HMA No 24r
HMA 24r was built by William Beardmore & Co at Inchinnan in Scotland. Part of the 23 class she too initially proved too heavy and was subjected to a complete overhaul and loss of an engine before finally being accepted in December 1917. She was hampered by having a poor top speed and was mostly used for training and mooring experiments at Pulham. HMA 24r was deleted in December 1919.
The Crew of HMA 24r
Ralph Sleigh Booth AFC became one of the all-time greats in the airship world and was First Officer on HMA 24r. By 1915 he had moved across to the airship division of the RNAS and captained a range of non-rigids. He was captain on board the breakaway R33 airship and went on to captain the R100 on its ground-breaking crossing to Montreal Canada in August 1930.
Engineer J S Middleton served on early non-rigids from 1914-1916 and was involved in the design and construction of Submarine Scout and Coastal Patrol airships at Kingsnorth. He then moved to Longside later becoming attached to HMA 9r followed by HMA 24r and then the R31. Source IWM oral histories.rigid) and rigids HMA No 9r, R31, HMA 23r, 24r, 25r, R36, and R33, R100, and R101.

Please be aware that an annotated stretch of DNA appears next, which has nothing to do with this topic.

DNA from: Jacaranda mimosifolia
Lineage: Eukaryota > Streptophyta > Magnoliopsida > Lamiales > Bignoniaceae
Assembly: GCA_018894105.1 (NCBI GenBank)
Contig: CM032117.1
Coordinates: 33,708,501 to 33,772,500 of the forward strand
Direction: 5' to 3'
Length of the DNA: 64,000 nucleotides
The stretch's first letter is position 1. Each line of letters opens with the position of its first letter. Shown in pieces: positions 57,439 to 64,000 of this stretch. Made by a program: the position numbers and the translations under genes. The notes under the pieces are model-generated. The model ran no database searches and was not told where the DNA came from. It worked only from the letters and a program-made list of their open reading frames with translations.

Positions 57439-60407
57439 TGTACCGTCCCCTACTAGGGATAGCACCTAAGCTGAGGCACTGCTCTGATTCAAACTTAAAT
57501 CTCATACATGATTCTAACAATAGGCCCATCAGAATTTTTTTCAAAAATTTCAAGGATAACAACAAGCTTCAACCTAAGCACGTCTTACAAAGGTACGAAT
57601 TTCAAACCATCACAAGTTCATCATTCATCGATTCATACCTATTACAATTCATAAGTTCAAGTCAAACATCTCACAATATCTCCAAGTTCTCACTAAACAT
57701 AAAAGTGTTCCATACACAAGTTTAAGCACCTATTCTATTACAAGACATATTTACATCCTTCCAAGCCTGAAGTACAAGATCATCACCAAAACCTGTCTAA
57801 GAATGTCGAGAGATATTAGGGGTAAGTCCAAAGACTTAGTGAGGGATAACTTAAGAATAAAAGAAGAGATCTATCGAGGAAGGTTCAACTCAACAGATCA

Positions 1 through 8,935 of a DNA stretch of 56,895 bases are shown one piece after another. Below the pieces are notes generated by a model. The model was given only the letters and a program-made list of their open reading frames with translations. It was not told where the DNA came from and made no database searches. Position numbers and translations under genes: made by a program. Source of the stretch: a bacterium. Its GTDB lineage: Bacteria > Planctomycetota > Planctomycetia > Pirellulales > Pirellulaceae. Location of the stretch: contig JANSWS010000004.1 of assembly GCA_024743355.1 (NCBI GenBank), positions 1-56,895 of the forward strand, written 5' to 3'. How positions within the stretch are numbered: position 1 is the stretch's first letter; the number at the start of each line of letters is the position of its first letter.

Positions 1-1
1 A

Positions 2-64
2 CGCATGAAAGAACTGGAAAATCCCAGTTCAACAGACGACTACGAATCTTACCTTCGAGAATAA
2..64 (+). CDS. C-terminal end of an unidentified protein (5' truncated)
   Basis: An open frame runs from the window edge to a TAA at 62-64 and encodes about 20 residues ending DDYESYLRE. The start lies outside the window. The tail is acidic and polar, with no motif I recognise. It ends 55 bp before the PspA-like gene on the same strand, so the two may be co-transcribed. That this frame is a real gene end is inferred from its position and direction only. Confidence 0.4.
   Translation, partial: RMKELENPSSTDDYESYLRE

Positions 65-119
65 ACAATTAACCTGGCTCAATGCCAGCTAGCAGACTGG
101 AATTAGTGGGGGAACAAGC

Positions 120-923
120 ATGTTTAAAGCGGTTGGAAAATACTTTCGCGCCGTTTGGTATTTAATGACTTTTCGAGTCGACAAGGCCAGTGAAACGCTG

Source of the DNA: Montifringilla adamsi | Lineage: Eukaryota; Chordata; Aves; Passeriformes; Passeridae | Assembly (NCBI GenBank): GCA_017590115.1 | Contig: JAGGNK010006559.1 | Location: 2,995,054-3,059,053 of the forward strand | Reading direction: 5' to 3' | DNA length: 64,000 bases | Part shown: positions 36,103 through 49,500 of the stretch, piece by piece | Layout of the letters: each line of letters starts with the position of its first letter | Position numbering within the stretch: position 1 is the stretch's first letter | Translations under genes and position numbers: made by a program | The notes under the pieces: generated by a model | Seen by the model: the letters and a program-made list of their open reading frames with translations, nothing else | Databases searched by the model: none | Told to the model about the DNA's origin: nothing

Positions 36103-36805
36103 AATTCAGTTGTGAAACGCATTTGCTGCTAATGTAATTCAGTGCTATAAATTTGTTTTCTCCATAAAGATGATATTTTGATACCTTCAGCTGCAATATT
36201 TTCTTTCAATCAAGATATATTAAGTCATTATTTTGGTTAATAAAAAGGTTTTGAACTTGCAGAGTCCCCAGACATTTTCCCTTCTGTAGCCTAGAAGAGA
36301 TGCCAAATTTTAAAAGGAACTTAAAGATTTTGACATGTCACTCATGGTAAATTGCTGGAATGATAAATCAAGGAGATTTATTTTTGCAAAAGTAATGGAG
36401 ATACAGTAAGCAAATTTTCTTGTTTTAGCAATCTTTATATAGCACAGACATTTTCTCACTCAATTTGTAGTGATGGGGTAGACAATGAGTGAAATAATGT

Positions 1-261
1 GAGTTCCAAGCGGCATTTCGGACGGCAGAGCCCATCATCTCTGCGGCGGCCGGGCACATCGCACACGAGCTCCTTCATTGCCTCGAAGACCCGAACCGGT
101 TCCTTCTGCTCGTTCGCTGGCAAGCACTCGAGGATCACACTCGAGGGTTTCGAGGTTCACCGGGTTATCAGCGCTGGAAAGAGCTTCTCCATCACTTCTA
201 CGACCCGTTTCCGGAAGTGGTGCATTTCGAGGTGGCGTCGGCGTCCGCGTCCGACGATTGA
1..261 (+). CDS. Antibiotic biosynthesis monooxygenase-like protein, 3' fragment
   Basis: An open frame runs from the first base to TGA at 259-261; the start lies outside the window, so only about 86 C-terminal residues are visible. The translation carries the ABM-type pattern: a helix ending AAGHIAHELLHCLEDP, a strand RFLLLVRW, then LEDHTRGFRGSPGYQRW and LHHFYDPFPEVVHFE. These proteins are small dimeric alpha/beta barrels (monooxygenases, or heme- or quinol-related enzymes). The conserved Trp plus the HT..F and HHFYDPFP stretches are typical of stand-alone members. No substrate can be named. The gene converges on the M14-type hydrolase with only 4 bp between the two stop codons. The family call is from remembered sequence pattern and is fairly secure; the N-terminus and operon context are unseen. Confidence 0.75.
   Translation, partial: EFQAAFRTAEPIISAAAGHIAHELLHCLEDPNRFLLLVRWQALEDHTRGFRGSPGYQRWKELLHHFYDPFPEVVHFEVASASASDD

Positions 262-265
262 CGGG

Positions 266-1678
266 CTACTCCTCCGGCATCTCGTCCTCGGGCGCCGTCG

Pilot Victor Goddard was a young navy cadet in 1910 but by 1915 was a fully trained airship pilot. He served on several non-rigids during the war and later served on airships HMA 23r, HMA 24r and then was an advisor on both the R34 and R80 airships. He later went on to have a distinguished career in the RAF becoming an Air Marshall and received a knighthood in 1947.
George Ernest Long joined the RNAS back in 1913 and had worked in the Kite Balloon section. He served on Willows No.2, No3, C.P.1 & 9, HMA 9r, and the R24. Later he was part of the R33 breakaway crew and worked on both the R100 and R101.
Ass cox Thomas Hobbs joined the airship service in March 1915. He had served on P4 (non-rigid) and rigids HMA No 9r, R31, HMA 23r, 24r, 25r, R36, and R33, R100, and R101.
Shown left: Rigger George Ryder Scott joined the service in 1918 and served on airships R24, R34, R32, and R36. In 1929 he joined the R100 crew.
Leonard Frederick Oughton joined the service in 1919 and served on HMA 24r, R33, R36. He lost his life in the R101 crash.